1338.1.55.001 - Statistical Trends, NSW, 2007
Latest ISSUE Released at 11:30 AM (CANBERRA TIME) 19/09/2007 First Issue
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More New South Wales people are gaining tertiary degrees and more highly skilled jobs, while younger people up to 34 years of age are moving to other States, according to figures released today by the Australian Bureau of Statistics (ABS).
Education in NSW
Outcomes from student literacy and numeracy tests in Year 5 have remained steady since 2000. However, Indigenous students had poorer outcomes with results some 13-15% below that of all students in 2005. The proportion of people aged 25-64 years with a bachelor degree qualification or above increased from 19.8% in 2000 to 25% in 2006.
NSW population and economic growth
New South Wales population growth rate fell from 2002 to 2004. The rate rose again in 2005 and 2006, although to a lower level than previously, mainly from a lower net overseas migration into NSW, and higher net interstate migration out of NSW largely by younger people up to 34 years of age.
The finance & insurance and property & business services industries have contributed the most to NSW economic growth since 2000 (31% of income growth). The manufacturing industry, while of a significant size, underperformed in average income growth and has seen a decline of 29,200 jobs since 2000.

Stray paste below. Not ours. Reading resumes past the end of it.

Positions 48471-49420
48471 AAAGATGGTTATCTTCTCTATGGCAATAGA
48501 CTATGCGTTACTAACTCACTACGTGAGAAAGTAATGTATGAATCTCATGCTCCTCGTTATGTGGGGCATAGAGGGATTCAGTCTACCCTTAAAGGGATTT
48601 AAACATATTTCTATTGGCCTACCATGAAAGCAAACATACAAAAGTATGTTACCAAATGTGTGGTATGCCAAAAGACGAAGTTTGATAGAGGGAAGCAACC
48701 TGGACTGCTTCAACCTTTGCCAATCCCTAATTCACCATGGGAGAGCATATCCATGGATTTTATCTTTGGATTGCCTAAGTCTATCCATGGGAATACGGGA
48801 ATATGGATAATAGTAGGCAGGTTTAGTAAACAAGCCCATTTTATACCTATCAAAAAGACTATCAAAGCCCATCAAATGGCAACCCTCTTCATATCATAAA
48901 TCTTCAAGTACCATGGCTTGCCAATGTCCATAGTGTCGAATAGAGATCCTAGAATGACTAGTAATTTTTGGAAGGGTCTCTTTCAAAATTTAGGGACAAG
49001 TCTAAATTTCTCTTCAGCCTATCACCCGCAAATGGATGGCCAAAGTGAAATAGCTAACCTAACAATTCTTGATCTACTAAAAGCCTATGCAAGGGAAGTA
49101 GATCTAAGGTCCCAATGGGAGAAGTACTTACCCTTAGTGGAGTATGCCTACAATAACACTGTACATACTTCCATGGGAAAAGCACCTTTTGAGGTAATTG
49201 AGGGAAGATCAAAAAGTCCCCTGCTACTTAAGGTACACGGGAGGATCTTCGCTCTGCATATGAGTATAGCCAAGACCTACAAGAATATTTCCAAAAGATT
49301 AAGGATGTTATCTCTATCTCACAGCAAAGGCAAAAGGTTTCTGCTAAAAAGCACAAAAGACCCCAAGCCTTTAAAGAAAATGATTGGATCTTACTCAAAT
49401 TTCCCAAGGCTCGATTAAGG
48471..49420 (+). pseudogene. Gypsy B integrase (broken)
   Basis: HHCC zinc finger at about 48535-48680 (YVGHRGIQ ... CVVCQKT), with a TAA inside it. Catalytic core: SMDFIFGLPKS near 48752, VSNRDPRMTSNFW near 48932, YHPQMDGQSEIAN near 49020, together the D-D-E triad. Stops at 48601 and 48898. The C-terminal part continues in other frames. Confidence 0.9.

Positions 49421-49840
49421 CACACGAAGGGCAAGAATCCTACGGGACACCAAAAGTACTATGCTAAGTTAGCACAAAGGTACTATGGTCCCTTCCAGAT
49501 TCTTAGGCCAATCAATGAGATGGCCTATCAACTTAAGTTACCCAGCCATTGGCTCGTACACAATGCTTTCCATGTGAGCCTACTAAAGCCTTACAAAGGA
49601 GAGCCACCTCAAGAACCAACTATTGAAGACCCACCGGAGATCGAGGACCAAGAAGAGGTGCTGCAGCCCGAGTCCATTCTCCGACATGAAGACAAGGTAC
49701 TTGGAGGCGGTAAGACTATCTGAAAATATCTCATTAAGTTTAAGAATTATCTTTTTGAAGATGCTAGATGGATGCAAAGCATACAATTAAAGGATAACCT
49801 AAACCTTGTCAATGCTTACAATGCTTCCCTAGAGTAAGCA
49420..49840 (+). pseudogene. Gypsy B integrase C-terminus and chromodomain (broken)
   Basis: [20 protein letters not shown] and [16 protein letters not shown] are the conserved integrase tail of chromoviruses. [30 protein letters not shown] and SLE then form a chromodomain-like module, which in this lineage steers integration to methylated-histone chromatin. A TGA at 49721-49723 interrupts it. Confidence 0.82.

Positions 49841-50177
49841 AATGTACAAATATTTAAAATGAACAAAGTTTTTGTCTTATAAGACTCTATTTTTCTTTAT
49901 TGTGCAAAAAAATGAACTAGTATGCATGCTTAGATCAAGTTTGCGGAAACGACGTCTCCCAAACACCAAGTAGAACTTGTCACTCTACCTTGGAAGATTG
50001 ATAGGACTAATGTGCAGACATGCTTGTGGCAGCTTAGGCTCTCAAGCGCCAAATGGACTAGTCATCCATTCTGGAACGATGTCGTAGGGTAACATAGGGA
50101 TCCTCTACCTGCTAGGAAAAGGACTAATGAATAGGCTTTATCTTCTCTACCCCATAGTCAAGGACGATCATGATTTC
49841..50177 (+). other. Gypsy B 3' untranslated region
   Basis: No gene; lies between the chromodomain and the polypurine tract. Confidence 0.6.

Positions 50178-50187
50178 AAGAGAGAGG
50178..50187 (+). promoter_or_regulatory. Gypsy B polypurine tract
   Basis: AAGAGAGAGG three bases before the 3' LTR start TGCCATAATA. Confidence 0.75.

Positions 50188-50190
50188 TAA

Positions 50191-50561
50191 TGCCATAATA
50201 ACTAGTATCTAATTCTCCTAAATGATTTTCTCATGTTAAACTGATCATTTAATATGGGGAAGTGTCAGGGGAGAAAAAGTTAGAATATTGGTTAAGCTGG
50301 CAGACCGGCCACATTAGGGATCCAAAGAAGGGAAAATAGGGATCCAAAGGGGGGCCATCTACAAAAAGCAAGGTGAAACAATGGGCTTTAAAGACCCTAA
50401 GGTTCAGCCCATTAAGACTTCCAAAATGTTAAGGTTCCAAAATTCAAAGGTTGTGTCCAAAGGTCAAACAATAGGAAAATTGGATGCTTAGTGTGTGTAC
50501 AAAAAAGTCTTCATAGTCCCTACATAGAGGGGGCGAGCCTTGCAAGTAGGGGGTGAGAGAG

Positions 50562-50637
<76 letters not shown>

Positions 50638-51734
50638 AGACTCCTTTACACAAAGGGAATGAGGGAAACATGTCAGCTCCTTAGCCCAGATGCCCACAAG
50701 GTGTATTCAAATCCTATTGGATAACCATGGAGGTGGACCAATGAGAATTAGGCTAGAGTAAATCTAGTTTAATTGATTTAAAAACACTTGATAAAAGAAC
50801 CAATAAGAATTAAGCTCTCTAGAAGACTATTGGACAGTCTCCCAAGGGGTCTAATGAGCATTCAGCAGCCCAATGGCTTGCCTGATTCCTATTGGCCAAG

Between 2000 and 2006 the number of jobs in NSW grew by 262,000 reaching 3.29 million, and more than 92% of the job growth was for more highly skilled occupations.
Health, death of young people, road accidents
Life expectancy and death rates show NSW health continued to improve between 2000 and 2005. The life expectancy at birth of men improved by 2.1 years to reach 78.5 years, and the death rate for all people fell from 6.9 to 5.9 per 1000 people.
In 2005, nearly half of all deaths of young men and a third of young women aged 15-34 years in NSW were due to suicide, transport accidents or accidental drug overdoses (418 people). As many young people died from suicide (173 persons) as from transport accidents (167 people), and four times as many young men (330) died from these causes as young women (88).
The rate of road transport related deaths, injuries and accidents per 100,000 people in NSW has been declining since the 1970s, though speed as a contributing cause to an accident increased from 13.4% to 17.3% between 1990 and 2005.
More details are in Statistical Trends in NSW, 2007 (cat. no. 1338.1.55.001).
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